I also listened to the UDA'1's headphone jack paired with the NAD Viso HP50 headphones and again no surprises except perhaps how enjoyable the listening experience was. I played some big badass bass heavy tunes like "Aroo" from Kind Midas Sound as well as some delicate DSD from Miles' Kind of Blue, and double rate DSD of Jimi Hendrix's "Born Under A Bad Sign" from the Blues LP (from a vinyl rip) and it was all sheer pleasure.

Last but least I did try a few lossy compressed files using the Sony DSEE circuit in and out and the effect was subtle but preferable to the sound without it. On Marissa Anderson's Traditional and Public Domain Songs streaming from her Bandcamp page, her typically over-driven guitar had more body and life with the DSEE circuit engaged. It sounded more natural. This held for other lossy recordings I sampled as well including the only lossy file I have in my iTunes library, the soul stirring live version of "Satisfaction" by PJ Harvey and Bjork. Spotify's free service also gained a nicer more natural edge with the DSEE. I also tried the DSEE circuit with higher resolution recordings but did not hear any difference.

A Tale of Two Devices
The little Sony UDA-1 is a music maker of smile-inducing proportions. If you're a Mac user and can live with using Sony's app for playing back DSD files, as well as its relatively low output power, you may very well live happily ever after.

Associated Equipment

derneck's picture

Would you say it could better Teac UD-501 for DSD playback? Not that you like to speculate without comparing stuff directly.

Michael Lavorgna's picture it's difficult to isolate the performance of its DAC and compare that to just a DAC. I was, however, very impressed with the Sony and can't see someone taking issue with its DSD performance especially considering its price.
JoeParts's picture

Very interesting review. It seems Sony is doing some nice things on high end audio. How would you compare this amp/DAC with the NAD D3020, apart from the obvious DSD support.


Michael Lavorgna's picture
...I have not had the NAD D3020 here so I cannot offer any comparisons.
BradleyP's picture

It's good to hear that this is such a nice piece of kit for the money. If one is matching really great, sensitive speakers with this equipment, as you did with the DeVores, then it makes sense. Apart from such speakers, an entire respectable DSD-capable system can be built for peanuts these days. One example would be the iFi DSD Nano and a pair of the overachieving JBL 305 studio monitors for about $450, total. Then again, that's the price of nine DSD downloads.

audiostreamuser2013's picture

I'm looking for something like this for my computer desktop.

Will this unit's 20W amp be able to power B&W's low-end speaker, the 686 S2? B&W recommends "25W - 100W into 8Ω on unclipped programme".

deckeda's picture

- A 20w amp and a 25, 30, 35w amp ... are pretty much the same in real power, all else being equal. Even one twice as powerful (40w) won't sound or "be" twice as loud. It's a logarithmic thing.

The reason why B&W doesn't say it only needs a 10w amp (which could actually still be enough) is because it's safer to have "too much" rather than too little available power at one's disposal. When an amp clips it sends a crazy amount of non-music energy to a speaker. Poof. Just be careful and listen to what's happening if listening loudly.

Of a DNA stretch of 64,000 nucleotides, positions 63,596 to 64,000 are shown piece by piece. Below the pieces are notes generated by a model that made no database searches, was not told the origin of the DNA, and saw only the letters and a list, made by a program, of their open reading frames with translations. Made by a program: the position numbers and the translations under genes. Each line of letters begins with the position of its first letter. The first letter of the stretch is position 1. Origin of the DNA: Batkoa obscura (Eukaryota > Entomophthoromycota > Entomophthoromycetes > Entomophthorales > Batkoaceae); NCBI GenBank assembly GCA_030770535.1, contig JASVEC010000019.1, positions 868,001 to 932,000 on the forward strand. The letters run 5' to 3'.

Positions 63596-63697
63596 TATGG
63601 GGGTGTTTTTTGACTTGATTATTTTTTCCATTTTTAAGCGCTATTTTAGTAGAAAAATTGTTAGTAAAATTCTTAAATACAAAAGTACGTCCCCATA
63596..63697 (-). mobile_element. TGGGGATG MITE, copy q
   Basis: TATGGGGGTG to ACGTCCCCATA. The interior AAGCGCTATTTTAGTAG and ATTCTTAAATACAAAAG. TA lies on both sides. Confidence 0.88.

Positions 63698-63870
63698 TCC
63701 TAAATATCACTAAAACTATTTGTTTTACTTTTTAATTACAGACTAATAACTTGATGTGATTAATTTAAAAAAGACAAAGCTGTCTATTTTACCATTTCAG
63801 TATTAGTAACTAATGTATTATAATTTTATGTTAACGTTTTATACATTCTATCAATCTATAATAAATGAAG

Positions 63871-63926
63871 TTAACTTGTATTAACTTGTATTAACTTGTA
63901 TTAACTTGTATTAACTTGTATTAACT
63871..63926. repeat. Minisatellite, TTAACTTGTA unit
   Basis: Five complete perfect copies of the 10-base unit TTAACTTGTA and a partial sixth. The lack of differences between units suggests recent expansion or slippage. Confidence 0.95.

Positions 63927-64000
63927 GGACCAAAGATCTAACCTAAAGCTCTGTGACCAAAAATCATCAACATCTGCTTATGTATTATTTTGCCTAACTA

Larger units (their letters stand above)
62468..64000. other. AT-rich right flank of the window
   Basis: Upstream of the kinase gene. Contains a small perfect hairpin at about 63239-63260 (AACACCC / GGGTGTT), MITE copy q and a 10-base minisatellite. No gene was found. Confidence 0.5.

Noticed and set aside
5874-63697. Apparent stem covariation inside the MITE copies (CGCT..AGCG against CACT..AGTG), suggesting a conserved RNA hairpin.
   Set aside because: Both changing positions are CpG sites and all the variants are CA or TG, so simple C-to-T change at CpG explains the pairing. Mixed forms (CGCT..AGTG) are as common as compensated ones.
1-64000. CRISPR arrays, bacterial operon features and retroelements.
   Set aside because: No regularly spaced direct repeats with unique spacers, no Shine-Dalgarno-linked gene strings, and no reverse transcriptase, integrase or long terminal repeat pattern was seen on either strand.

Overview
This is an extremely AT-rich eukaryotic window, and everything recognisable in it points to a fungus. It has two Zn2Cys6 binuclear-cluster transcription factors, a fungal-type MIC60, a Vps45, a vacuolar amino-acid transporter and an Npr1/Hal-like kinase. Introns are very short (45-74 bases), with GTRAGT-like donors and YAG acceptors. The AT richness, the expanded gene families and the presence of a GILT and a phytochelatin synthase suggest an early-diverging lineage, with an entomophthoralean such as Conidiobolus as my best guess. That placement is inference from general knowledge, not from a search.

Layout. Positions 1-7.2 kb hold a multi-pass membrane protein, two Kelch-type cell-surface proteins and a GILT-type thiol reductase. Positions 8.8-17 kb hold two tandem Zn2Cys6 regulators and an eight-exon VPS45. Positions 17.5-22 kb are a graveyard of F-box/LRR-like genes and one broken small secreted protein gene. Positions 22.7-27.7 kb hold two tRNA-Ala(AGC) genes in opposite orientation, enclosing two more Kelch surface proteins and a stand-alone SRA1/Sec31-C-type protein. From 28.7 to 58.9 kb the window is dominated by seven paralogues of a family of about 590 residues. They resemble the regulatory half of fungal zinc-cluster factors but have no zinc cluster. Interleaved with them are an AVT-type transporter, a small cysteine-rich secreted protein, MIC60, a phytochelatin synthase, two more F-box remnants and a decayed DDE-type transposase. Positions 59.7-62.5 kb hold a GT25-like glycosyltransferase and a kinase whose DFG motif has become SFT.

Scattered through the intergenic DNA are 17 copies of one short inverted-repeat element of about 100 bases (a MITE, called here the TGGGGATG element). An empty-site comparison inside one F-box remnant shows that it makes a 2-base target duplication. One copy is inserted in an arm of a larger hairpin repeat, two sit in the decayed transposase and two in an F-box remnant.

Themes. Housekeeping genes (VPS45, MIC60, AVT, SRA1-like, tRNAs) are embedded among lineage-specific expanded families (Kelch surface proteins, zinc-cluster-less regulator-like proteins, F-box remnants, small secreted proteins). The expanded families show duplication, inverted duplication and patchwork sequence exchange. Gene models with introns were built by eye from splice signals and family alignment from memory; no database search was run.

- The power necessary to cleanly drive (i.e. unclipped) a given speaker depends on the music being played, how loud you want it to be, the size of the room and furnishings, how closely you're positioned to the hifi, and the phase of the moon (but only on Wednesdays.)

- You said desktop, so you're close to the sound source, and misspelled "program" (OK, that was a small joke) and also own British speakers, and probably know what a Vauxhall is and say "Jag-U-ar" so live in the UK; therefore the room is small. The Sony will be great! (And by that I mean "brilliant.")

Michael Lavorgna's picture
The Sony should be fine.
Bucket's picture

Sorry being a bit negative.
Personally from my humble experience, I find all-in-one equipment is not as good as stand-alone or some people prefer to call it dedicated.
After a while, you get sick and tired of this type of sound system.
I would recommend dedicated system highly but I know it looks stylish and easy to connect.
Spend slightly more and you won't regret.

Bucket's picture


The Federalist's picture

Very interested in this unit... Too bad you don't still have the UD 501 to compare.
Do you have any impressions of the difference in headphone out quality between the two?

I followed the herd chasing after a well known NOS Dac and found it a bit lacking... Only a few months after all the glowing reviews (of which you were on a very shortlist to comment that it was bass thin) did everyone start admitting its deficiencies... Now everyone characterizes it as "thin" So am less inclined to chase boutique offerings.... Especially since it's 99% buying blind.

Consumer behemoths like Sony and Teac may not operate at the vanguard of the industry but with the R&D budgets they have on tap.... They usually don't do much wrong. You usually get your moneys worth.

Thanks for the review Michael.

ktracho's picture

This is the type of product I would like to see more of, since when I'm at my computer at home, I want to be able to listen to my computer as well as my turntable. Also, I have an old set of Stax headphones (two, actually), and my Stax transformer that drives them plugs into speaker terminals. This product would give me the flexibility to use normal headphones as well as my Stax headphones, or even a small pair of speakers. What would keep me from buying something like this is that my Stax headphones seem to sound better with a tube amp; at least, with my good (i.e., not expensive, but not cheap either) solid state integrated amp, they sound a tad brighter than I would like, even though my integrated amp is not as bright sounding as others I've heard in its price range.

gorkuz's picture

Interesting review, tx. One thing especially caught my attention:

"and double rate DSD of Jimi Hendrix's "Born Under A Bad Sign" from the Blues LP (from a vinyl rip)"

Would you mind elaborating a bit on how this was done? Definitely of interest, TIA.